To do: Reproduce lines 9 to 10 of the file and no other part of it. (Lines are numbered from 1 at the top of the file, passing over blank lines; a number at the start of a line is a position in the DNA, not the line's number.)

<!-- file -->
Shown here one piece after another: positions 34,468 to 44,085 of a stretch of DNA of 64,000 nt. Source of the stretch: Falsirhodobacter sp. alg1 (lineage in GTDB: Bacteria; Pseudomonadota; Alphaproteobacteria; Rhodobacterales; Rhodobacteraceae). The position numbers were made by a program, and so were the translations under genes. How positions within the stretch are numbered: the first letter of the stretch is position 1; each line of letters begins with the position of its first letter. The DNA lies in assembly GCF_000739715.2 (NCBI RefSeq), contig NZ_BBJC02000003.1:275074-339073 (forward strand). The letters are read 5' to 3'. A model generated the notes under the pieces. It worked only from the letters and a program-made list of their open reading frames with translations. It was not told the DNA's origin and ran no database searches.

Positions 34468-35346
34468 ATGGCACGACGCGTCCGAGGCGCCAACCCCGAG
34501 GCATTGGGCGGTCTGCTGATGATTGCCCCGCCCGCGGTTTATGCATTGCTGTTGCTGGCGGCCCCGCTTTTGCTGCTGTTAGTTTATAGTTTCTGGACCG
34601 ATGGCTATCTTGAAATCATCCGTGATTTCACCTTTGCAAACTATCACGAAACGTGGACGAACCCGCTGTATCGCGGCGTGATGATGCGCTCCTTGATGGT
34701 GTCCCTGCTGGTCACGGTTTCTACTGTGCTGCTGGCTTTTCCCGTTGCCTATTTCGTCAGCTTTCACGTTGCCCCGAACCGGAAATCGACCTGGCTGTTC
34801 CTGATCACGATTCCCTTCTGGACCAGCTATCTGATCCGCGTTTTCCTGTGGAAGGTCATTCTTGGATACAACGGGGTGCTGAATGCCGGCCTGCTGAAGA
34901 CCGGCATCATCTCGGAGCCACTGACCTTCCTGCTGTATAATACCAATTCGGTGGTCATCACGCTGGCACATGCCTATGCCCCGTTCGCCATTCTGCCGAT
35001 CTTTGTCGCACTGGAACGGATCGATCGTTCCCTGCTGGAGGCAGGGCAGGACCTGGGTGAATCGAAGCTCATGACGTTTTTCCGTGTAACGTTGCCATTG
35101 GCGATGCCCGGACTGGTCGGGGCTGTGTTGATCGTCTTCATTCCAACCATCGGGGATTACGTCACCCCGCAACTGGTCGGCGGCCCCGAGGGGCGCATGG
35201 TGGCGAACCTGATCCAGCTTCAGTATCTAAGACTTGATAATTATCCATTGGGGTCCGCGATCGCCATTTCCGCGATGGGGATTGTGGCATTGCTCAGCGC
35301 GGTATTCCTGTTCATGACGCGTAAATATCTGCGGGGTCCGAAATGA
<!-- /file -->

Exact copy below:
35001 CTTTGTCGCACTGGAACGGATCGATCGTTCCCTGCTGGAGGCAGGGCAGGACCTGGGTGAATCGAAGCTCATGACGTTTTTCCGTGTAACGTTGCCATTG
35101 GCGATGCCCGGACTGGTCGGGGCTGTGTTGATCGTCTTCATTCCAACCATCGGGGATTACGTCACCCCGCAACTGGTCGGCGGCCCCGAGGGGCGCATGG